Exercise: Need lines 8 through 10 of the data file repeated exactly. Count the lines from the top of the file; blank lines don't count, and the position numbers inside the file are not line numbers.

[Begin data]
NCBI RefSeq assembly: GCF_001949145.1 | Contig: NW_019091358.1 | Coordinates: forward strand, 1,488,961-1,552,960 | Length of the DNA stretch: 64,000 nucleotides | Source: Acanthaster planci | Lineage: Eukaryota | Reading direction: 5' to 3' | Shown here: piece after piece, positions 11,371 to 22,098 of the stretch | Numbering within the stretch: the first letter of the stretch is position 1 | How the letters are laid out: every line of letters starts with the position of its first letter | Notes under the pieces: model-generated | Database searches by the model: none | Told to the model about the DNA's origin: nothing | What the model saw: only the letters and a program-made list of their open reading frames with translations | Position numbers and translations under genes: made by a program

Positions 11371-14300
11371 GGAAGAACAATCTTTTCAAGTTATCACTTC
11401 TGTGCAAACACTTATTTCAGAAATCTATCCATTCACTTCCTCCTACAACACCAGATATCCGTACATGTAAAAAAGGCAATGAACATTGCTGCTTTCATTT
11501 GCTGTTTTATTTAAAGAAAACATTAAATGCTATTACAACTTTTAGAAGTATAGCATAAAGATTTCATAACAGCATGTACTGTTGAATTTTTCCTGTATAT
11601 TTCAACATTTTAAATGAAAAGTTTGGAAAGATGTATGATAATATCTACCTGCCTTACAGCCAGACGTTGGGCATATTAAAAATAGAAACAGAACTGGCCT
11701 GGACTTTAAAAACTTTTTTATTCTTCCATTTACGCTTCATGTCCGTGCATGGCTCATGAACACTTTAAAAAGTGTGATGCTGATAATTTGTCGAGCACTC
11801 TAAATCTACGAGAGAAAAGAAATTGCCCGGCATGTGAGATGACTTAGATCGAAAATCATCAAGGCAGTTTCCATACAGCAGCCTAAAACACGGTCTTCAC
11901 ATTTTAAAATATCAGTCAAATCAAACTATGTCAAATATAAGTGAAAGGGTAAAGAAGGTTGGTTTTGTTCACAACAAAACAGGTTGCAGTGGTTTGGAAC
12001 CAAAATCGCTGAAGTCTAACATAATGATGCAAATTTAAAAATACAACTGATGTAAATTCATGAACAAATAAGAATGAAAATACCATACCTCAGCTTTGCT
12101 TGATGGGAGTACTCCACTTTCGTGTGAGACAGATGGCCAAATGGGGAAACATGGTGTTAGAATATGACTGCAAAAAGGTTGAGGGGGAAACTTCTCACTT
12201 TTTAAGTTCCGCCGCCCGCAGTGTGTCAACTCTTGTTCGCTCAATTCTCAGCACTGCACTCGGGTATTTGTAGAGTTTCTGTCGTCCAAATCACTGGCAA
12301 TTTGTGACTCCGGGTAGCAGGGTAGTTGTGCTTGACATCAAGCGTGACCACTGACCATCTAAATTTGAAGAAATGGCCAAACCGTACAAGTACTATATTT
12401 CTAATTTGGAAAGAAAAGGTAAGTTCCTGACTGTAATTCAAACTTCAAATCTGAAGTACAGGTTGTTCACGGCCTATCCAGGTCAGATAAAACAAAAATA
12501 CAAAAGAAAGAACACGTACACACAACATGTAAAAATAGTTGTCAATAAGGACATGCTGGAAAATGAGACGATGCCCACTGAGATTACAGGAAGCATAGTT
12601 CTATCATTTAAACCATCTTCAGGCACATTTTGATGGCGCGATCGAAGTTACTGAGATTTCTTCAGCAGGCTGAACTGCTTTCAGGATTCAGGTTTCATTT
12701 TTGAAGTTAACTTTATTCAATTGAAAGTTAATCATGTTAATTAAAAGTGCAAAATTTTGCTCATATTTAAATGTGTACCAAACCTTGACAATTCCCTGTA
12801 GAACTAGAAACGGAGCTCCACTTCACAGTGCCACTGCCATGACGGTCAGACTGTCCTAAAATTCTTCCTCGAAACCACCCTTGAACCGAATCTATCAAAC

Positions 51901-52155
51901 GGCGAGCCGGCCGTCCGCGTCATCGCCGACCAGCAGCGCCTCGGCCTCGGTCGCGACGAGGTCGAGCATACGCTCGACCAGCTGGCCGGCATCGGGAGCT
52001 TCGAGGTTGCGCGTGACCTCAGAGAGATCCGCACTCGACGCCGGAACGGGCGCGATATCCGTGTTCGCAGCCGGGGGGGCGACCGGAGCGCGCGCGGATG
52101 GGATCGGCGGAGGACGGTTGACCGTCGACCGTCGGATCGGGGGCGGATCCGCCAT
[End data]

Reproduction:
11801 TAAATCTACGAGAGAAAAGAAATTGCCCGGCATGTGAGATGACTTAGATCGAAAATCATCAAGGCAGTTTCCATACAGCAGCCTAAAACACGGTCTTCAC
11901 ATTTTAAAATATCAGTCAAATCAAACTATGTCAAATATAAGTGAAAGGGTAAAGAAGGTTGGTTTTGTTCACAACAAAACAGGTTGCAGTGGTTTGGAAC
12001 CAAAATCGCTGAAGTCTAACATAATGATGCAAATTTAAAAATACAACTGATGTAAATTCATGAACAAATAAGAATGAAAATACCATACCTCAGCTTTGCT